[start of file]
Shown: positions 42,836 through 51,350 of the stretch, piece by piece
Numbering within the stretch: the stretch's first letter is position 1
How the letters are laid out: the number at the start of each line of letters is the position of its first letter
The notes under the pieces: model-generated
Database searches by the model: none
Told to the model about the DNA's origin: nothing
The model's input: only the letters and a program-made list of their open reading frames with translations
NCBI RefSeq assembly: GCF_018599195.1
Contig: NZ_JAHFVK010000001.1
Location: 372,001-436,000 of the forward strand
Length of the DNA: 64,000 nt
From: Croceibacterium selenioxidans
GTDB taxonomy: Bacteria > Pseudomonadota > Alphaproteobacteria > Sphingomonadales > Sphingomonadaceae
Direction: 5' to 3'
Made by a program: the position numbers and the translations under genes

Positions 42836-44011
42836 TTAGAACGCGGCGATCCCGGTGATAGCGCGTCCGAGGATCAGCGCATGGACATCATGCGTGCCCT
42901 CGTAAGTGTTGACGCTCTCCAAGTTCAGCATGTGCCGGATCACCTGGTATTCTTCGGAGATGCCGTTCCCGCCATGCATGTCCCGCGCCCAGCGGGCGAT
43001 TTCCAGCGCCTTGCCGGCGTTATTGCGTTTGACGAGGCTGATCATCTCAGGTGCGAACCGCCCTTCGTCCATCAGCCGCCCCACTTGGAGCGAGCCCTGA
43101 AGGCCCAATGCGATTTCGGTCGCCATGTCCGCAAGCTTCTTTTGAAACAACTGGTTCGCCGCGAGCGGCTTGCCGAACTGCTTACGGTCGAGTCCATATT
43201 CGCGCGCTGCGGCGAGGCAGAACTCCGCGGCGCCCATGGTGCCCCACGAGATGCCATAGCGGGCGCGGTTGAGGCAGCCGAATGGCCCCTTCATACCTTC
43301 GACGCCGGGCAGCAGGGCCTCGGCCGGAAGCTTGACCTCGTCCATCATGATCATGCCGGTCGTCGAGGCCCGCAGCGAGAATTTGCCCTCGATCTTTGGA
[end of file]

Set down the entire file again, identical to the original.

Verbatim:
Shown: positions 42,836 through 51,350 of the stretch, piece by piece
Numbering within the stretch: the stretch's first letter is position 1
How the letters are laid out: the number at the start of each line of letters is the position of its first letter
The notes under the pieces: model-generated
Database searches by the model: none
Told to the model about the DNA's origin: nothing
The model's input: only the letters and a program-made list of their open reading frames with translations
NCBI RefSeq assembly: GCF_018599195.1
Contig: NZ_JAHFVK010000001.1
Location: 372,001-436,000 of the forward strand
Length of the DNA: 64,000 nt
From: Croceibacterium selenioxidans
GTDB taxonomy: Bacteria > Pseudomonadota > Alphaproteobacteria > Sphingomonadales > Sphingomonadaceae
Direction: 5' to 3'
Made by a program: the position numbers and the translations under genes

Positions 42836-44011
42836 TTAGAACGCGGCGATCCCGGTGATAGCGCGTCCGAGGATCAGCGCATGGACATCATGCGTGCCCT
42901 CGTAAGTGTTGACGCTCTCCAAGTTCAGCATGTGCCGGATCACCTGGTATTCTTCGGAGATGCCGTTCCCGCCATGCATGTCCCGCGCCCAGCGGGCGAT
43001 TTCCAGCGCCTTGCCGGCGTTATTGCGTTTGACGAGGCTGATCATCTCAGGTGCGAACCGCCCTTCGTCCATCAGCCGCCCCACTTGGAGCGAGCCCTGA
43101 AGGCCCAATGCGATTTCGGTCGCCATGTCCGCAAGCTTCTTTTGAAACAACTGGTTCGCCGCGAGCGGCTTGCCGAACTGCTTACGGTCGAGTCCATATT
43201 CGCGCGCTGCGGCGAGGCAGAACTCCGCGGCGCCCATGGTGCCCCACGAGATGCCATAGCGGGCGCGGTTGAGGCAGCCGAATGGCCCCTTCATACCTTC
43301 GACGCCGGGCAGCAGGGCCTCGGCCGGAAGCTTGACCTCGTCCATCATGATCATGCCGGTCGTCGAGGCCCGCAGCGAGAATTTGCCCTCGATCTTTGGA